Neurological physiotherapy promotes movement and quality of life in patients who have had severe brain or spinal cord damage from trauma, or who suffer from neurological diseases such as Machado-Joseph Disease, stroke, Parkinson’s Disease and Multiple Sclerosis. The MJD Foundation conducts a program of regular strengthening and conditioning exercises, conducted ‘on country’ and using gym equipment, as well as individual home programs under the umbrella of its ‘staying stronger for longer’ therapy program.
This medical protocol outlines the MJDF’s physiotherapy program per stage of the disease.
As Machado-Joseph Disease (MJD) progresses, the ataxia makes it difficult to walk, rendering the person progressively less mobile until they are wheelchair bound. The less mobile or immobile person is more prone to skin issues, including pressure injury (ulcer) (Keyes). Other MJD associated symptoms, such as incontinence, compromised nutrition, and pain, further increase the pressure injury risk. This medical protocol outlines the symptoms associated with pressure injuries and their prevalence, assessment and treatment.
The most common sleep disorders experienced by people with Machado-Joseph Disease (MJD) are rapid eye movement disorder (REM) restless legs syndrome (RLS), periodic limb movements of sleep (PLMS), REM sleep behaviour disorder (RBD), excessive daytime sleepiness (EDS) obstructive sleep apnoea (OSA) and insomnia. (D’Abreau et al 2008). Nocturnal awakenings and nightmares have also been reported (Fututake et al, 2002). Excessive Fragmentary Myoclonus (EFM) is also known to be highly prevalent in people with MJD and impacts on sleep quality (Fernandes dos Santos, 2014). This medical protocol outlines these symptoms and their prevalence, assessment and treatment.
As patients living with Machado-Joseph Disease (MJD) become progressively less capable of self-care and other care needs take priority for carers, oral hygiene can often be neglected as it may not appear to require high prioritisation at first glance. However, the maintenance of good oral hygiene is fundamental for patients affected by neurological disease. This medical protocol outlines some of the common symptoms related to oral hygiene, experienced by people living with MJD, as well as associated treatment strategies.
The most commonly reported symptom of the neurodegenerative disease Machado-Joseph Disease (MJD) is impaired mobility (experienced by 80.3% of MJD patients, Schmitz-Hubsch et al., 2010). Nevertheless, other symptoms such as pain, spasticity and tremor are also frequently reported by MJD patients and cause patients a large amount of inconvenience, discomfort and disability. This medical protocol outlines these symptoms and their prevalence, assessment and treatment.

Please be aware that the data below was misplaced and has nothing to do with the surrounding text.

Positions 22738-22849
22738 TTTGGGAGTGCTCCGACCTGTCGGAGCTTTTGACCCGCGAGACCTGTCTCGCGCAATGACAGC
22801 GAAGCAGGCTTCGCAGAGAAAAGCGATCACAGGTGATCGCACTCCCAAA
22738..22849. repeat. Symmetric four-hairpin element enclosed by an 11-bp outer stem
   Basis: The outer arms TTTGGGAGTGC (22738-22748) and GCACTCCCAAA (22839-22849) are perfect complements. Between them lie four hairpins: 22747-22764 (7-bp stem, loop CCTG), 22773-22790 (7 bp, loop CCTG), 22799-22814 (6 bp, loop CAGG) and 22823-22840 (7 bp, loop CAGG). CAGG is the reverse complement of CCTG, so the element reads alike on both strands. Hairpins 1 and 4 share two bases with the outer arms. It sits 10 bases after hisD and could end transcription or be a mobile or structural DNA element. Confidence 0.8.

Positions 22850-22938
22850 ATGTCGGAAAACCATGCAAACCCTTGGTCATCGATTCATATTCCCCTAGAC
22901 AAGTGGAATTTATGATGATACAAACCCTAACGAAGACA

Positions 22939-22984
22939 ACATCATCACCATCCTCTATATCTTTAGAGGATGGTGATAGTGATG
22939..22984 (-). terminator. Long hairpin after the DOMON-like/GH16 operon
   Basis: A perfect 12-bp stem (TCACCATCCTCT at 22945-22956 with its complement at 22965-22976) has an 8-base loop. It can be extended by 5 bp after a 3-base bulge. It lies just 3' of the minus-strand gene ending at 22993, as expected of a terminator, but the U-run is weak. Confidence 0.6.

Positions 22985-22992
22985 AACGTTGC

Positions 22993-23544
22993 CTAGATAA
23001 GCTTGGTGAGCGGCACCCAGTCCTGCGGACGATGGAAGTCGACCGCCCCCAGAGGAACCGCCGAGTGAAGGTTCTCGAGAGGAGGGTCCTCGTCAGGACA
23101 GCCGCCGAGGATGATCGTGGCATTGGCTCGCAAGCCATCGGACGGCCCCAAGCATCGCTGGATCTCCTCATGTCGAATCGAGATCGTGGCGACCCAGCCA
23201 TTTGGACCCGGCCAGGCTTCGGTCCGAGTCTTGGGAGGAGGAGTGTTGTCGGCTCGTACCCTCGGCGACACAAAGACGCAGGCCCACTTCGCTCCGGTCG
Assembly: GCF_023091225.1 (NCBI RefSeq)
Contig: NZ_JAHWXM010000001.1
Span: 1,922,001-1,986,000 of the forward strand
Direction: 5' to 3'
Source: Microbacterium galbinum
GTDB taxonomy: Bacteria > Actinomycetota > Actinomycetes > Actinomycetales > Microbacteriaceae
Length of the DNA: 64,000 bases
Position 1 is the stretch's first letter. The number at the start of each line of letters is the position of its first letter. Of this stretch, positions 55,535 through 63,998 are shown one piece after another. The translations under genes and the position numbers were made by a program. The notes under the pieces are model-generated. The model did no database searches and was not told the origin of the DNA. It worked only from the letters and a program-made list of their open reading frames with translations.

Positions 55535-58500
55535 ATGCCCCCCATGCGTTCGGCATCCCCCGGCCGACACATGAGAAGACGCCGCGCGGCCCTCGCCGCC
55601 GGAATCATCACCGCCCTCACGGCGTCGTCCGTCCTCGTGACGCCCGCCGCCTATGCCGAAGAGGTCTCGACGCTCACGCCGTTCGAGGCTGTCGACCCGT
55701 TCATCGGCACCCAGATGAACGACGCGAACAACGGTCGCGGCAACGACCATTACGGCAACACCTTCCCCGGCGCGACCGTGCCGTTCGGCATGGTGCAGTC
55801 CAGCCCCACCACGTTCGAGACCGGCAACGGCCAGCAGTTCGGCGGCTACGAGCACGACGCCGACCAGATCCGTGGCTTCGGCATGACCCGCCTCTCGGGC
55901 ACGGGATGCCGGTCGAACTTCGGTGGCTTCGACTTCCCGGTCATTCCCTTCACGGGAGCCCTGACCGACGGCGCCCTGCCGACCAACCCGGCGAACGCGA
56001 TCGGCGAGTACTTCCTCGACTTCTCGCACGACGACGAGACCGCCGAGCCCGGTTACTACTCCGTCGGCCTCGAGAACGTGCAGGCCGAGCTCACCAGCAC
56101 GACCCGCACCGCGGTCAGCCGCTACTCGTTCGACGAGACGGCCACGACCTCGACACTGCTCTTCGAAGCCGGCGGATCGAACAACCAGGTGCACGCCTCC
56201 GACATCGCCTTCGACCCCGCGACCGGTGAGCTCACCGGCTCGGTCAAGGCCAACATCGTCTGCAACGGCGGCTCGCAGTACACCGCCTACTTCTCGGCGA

Machado-Joseph Disease (MJD) is characterised by a constellation of symptoms, which extend from ataxia and pain through to eye movement disorders, sleep disturbance, and bowel and bladder dysfunction (MJDF, 2016). Coordination of muscles, including urinary system muscles, is a major function of the cerebellum (Knierim, 1997). This medical protocol outlines the symptoms of urinary continence and their associated prevalence, assessment and treatment.
Many long term neurodegenerative conditions, such as Machado-Joseph disease (MJD) develop neurogenic bowel dysfunction resulting from the loss of normal sensory and/or motor control. This can result in faecal incontinence, and constipation and may encompass both the upper and lower gastrointestinal (GI) tract (Poggio, 2016). This medical protocol outlines the symptoms of bowel dysfunction and their prevalence, assessment and treatment.
This table provides a checklist of the main types of technology to be considered per stages of Machado-Joseph Disease (MJD) (mild, moderate and severe).
Assistive technology is unable to be generically prescribed at a particular stage of Machado-Joseph Disease (MJD), as deterioration from MJD is not a linear or predictable experience (refer to Section 1). Rather, it is a dynamic and reflective process involving the person, their environment and the tasks at hand. Each person is affected differently and has their own unique set of skills and circumstances. This medical protocol outlines some of the key considerations of assistive technology in relation to disease progression/stage of the disease (mild, moderate and severe).
In patients with Machado-Joseph Disease (MJD), neurodegeneration within the cerebellum and brainstem, including the vestibular nuclei, commonly results in ocular disturbances, such as nystagmus, vestibulo-ocular arreflexia, smooth pursuit and saccadic abnormalities and diplopia (Rub, 2004; Sequeiros and Coutinho, 1993). This medical protocol outlines these symptoms and their prevalence, assessment and treatment.